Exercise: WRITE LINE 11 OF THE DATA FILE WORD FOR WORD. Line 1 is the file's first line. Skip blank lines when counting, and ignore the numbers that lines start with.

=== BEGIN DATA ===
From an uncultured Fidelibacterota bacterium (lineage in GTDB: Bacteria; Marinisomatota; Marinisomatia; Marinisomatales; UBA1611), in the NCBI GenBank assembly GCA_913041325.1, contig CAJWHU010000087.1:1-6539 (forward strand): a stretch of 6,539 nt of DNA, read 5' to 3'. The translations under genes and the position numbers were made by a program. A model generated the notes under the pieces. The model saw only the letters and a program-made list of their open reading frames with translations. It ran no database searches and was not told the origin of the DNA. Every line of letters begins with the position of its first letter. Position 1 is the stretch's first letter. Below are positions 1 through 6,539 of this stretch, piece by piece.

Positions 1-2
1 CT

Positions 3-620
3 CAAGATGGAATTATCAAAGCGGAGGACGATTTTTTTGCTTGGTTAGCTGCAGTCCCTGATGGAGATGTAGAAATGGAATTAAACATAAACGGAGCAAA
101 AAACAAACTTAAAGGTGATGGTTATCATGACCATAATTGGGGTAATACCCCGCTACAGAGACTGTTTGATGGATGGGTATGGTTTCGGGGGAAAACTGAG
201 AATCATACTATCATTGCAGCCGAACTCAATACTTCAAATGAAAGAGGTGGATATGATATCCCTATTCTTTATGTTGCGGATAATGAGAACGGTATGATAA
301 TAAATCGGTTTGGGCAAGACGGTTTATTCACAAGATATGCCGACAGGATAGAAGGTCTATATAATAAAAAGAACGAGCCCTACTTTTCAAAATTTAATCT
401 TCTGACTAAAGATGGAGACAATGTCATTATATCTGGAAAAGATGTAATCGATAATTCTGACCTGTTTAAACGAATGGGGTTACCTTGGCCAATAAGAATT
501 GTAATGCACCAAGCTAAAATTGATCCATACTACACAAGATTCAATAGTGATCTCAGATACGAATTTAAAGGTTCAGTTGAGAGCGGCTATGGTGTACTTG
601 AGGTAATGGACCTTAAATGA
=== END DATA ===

601 AGGTAATGGACCTTAAATGA